Supporting these theories is the usual lineup of Jewish suspects, in this case most notably Ruby, who, according to one theorist, had been a gunrunner for a pre-state Zionist underground. There is also Zapruder, who supposedly altered his film to make it fit in as much as possible with the government-approved lone-gunman scenario.

All of this ties in nicely with something I saw on the Internet this week: “Why are fire trucks red? Because they have eight wheels and four people on them, and four plus eight is 12, and there are 12 inches in a foot, and one foot is a ruler, and Queen Elizabeth is a ruler, and Queen Elizabeth was also a ship, and the ship sailed the seas, and in the seas are fish, and fish have fins, and the Finns fought the Russians, and the Russians are red, and fire trucks are always ‘russian’ around.”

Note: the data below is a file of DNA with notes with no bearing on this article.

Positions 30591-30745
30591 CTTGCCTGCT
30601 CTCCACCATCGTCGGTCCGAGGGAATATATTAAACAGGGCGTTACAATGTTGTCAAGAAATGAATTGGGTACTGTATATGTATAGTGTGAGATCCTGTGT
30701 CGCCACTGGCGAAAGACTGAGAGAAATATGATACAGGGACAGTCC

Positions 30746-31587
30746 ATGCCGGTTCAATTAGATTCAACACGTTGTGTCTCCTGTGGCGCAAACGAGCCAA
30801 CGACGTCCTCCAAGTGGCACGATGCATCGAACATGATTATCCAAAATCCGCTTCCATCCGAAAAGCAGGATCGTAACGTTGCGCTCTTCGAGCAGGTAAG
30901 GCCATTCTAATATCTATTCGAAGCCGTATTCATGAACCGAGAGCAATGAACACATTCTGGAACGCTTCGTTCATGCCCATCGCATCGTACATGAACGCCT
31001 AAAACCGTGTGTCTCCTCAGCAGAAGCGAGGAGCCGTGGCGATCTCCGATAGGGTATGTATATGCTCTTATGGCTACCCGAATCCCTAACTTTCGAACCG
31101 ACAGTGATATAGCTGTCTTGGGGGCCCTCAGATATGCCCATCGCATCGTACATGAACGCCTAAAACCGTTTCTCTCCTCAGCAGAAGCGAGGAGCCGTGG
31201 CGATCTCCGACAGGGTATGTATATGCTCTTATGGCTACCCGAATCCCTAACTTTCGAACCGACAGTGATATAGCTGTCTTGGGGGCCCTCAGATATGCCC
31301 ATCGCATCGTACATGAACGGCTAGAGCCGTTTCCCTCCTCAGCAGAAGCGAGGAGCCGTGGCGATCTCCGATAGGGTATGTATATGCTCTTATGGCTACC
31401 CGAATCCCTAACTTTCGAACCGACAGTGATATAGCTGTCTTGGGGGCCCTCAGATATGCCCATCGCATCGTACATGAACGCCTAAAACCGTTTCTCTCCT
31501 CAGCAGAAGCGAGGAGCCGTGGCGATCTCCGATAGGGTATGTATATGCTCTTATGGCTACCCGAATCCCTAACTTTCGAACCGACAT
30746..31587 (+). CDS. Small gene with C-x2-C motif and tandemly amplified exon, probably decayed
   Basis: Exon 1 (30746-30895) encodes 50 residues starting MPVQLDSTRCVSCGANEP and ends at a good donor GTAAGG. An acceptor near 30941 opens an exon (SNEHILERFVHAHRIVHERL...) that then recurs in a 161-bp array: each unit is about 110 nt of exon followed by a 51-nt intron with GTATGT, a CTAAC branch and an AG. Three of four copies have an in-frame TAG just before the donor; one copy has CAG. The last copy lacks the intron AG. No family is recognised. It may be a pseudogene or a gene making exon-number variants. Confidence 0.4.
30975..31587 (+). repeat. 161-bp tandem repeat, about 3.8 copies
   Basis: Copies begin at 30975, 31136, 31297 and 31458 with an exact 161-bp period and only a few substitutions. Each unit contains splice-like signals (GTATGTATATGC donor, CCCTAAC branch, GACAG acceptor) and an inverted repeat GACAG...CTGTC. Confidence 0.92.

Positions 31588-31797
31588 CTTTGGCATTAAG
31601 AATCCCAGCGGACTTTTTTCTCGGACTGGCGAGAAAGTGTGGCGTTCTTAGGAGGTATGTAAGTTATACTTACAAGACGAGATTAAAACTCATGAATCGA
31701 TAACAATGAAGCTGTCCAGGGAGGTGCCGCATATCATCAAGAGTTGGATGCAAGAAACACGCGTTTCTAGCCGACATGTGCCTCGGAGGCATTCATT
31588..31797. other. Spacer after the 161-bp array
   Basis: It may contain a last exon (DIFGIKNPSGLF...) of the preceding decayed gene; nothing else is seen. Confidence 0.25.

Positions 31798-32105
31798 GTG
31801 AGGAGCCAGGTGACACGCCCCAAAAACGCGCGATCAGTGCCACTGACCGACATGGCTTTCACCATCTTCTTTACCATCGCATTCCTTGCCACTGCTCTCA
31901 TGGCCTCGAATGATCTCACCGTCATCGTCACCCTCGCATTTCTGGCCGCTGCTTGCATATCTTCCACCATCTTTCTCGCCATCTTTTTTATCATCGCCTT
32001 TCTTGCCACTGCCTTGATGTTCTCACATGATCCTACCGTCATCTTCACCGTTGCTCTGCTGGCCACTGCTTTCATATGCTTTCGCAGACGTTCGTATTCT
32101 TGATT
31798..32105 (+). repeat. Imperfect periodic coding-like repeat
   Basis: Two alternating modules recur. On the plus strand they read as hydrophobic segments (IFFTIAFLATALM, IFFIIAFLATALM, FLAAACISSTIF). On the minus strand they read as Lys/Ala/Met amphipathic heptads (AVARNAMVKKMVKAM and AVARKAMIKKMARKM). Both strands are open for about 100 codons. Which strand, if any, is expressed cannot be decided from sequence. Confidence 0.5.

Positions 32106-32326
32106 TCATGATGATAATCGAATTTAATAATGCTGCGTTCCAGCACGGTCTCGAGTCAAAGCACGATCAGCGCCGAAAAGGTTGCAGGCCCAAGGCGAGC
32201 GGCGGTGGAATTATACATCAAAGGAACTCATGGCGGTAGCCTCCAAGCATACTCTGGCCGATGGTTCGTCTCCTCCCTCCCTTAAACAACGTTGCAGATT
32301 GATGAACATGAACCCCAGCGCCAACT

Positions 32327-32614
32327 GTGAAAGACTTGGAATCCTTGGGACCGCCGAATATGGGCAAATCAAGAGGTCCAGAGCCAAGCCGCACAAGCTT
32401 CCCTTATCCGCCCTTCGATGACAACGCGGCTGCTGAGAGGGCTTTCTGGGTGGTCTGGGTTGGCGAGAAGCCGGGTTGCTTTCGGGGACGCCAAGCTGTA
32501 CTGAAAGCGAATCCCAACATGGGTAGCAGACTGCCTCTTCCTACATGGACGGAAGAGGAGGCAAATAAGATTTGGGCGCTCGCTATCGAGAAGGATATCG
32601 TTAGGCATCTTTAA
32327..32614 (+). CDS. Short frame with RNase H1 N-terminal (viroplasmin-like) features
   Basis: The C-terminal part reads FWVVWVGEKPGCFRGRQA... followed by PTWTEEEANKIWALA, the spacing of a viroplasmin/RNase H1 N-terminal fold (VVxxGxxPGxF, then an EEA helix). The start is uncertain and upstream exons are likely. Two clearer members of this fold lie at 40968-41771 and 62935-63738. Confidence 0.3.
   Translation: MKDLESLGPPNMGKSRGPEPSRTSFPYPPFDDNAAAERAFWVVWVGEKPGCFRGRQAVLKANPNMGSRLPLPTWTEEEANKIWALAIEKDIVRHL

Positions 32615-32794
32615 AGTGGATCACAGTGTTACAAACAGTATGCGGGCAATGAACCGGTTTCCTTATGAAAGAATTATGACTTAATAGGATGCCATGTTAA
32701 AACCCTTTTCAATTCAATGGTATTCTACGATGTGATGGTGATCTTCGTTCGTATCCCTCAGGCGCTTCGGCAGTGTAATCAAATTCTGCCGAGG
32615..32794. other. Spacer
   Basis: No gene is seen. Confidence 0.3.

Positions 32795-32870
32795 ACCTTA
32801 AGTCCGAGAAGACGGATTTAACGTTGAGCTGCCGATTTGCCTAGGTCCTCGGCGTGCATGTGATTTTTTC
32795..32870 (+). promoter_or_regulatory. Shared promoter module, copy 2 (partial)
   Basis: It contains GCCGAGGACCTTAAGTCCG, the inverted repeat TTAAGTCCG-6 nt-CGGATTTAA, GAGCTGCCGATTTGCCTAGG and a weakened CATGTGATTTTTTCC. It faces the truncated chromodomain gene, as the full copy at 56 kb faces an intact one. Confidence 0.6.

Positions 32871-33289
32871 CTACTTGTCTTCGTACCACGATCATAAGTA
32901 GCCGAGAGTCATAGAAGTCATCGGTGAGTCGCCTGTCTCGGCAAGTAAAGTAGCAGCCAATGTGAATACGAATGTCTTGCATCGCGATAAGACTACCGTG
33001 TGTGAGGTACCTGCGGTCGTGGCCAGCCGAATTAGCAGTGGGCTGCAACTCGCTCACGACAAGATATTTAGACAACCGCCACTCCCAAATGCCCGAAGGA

Immediately after the assassination and the Warren Commission Report, I remember hearing somewhere that some of the evidence and testimony would be sealed for 50 years. I was in elementary school at the time and therefore cannot vouch for the accuracy of this claim, but it made enough of an impression to make me do the math. I’d be turning 60! That’s a long way off! I don’t know if I can wait that long! Perhaps for this reason, thoughts about the year 2013 have always occupied a small niche in the back of my head. Maybe the mystery would be put to rest. But here we are, and despite all the retrospectives in print and on television, the best we can do is say yes, Oswald probably acted alone, like any of the wackos or misfits we read about today who unleash carnage with guns or whatever in places both public and private.

For many, that’s a letdown.